Tilting at Windmills

Today’s 2016 Election news — and remember, despite the clown car of candidates, the actual election is still over a year away — is perhaps the only time that Jim Webb will be the top story. He’s dropping out of the race. The next part is just bizarre. Reuters put this best:

Former U.S. Senator Jim Webb said on Tuesday he will drop his long-shot bid for the 2016 Democratic presidential nomination and explore an independent run for the White House.

Yeah. Low in the polls, but he claims that’s because Anderson Cooper is a big meanie who let Hillary talk twice as long as him. So even though by his own admission independents don’t win, he thinks he’s got a shot.

Maybe he should invest in lottery tickets instead. They’re a better bet.

In Closing: Love this guy’s art; it’s in the stars; Bronies are now apparently a subject of scholarly research; at the very least, taxpayers should not be funding unsafe activities for children; I still think PreCheck is a bad idea if the TSA is really trying to stop terrorists (and a brilliant one if they are really trying to control the masses); on the economy; oops! and pizza alternatives — most can be made vegetarian, a few can probably be done vegan, some can be done gluten free.

Is that the best you can do?

Today I came upon this image:

I agree that the news media often choose not to report things that are important in favor of things that get ratings. However, the list of “what you should know about” is focused on environmental issues and barely gives lip service to other important things the media isn’t covering. Here’s a few things you should know about that might not make your evening news:

  • The TPP isn’t dead yet; if it gets ratified, you will have fewer rights and corporations will be more powerful. Heck, you might not even know the TPP was a thing if you relied on the evening news.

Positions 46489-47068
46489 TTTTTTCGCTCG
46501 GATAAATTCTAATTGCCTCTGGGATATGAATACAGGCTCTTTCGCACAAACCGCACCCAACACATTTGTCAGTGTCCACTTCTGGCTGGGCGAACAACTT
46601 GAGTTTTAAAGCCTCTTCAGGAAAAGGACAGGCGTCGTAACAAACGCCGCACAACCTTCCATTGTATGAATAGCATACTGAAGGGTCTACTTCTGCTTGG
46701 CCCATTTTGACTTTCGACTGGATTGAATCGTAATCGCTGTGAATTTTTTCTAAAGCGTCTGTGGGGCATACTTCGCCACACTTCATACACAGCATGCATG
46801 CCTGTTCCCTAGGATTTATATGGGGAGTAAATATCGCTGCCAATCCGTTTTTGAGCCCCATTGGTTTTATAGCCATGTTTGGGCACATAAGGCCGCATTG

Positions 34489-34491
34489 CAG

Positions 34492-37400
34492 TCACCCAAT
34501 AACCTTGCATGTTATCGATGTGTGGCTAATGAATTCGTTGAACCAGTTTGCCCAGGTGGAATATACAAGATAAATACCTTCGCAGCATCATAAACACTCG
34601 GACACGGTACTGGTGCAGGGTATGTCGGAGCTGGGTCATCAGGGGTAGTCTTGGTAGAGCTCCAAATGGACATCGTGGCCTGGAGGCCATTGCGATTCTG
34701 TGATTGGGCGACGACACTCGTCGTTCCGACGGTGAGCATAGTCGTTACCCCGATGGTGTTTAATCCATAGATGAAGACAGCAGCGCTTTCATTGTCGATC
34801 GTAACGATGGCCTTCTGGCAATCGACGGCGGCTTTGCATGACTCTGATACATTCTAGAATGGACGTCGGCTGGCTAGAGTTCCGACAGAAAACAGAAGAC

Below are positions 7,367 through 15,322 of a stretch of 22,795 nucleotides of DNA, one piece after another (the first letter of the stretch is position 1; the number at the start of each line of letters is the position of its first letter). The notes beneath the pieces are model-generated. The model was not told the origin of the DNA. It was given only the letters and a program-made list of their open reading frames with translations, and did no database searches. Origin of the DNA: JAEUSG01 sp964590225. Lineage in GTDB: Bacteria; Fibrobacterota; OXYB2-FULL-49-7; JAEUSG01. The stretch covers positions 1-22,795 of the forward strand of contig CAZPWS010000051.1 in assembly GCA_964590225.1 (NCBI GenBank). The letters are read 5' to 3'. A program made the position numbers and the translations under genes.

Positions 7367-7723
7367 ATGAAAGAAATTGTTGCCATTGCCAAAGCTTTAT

• The cops can use devices that force your cell phone to tell them where you are — unless a judge catches them.
  • You aren’t imagining. You are working harder for less.
  • Those politicians out there trying to earn votes for an election over a year from now are mostly bought and paid for by special interests.
  • There’s probably a kid that died in your metropolitan area, too.
  • There are multiple humanitarian crises going on in the world right now.
  • Over 40,000 Americans commit suicide each year. That works out to one every 13 minutes, and one a day in my city. You might be able to do something about that.
  • Since the list was a bit food centric, here’s a food item: Congress doesn’t think you need to know where your meat was raised.

And that’s just a short list.

In Closing: Liverpool; ramen; resume; then she should find a job that doesn’t require her to do things that conflict with her religion (oh, you thought I was talking about that marriage license thing?); not having the desired effect on his image;

A Couple More Random Things I Learned

I’ll keep it short but sweet.

So, I go to a Jewish school: I only recently learned that for purposes of kosher cuisine, fish is not considered meat. I should have figured this out when I was 3 and learned the joys of bagels, lox, and cream cheese. However, I grew up in the kind of household where kishka might well be served with pork roast.

On Diversity: Your eyes don’t look like mine. My hands don’t look like yours. That’s pretty obvious, right? What might not be obvious is that our other parts probably don’t look the same either. Most students learning anatomy use drawings and models that are somewhat idealized. Sometimes what you see in reality isn’t what you saw in your textbook. Not everyone realizes this until they are confronted by it.

A very very random thought

Ok, so it’s been pointed out multiple times that the Starbucks Trenta holds more than a typical human stomach.


In Closing: keeping the average man down, or rather beating him until he’s part of the underclass who knows his place (and spy on him if he seems like he might think about doing something illegal about his predicament); arguments against TPP (which will only make the previous point worse).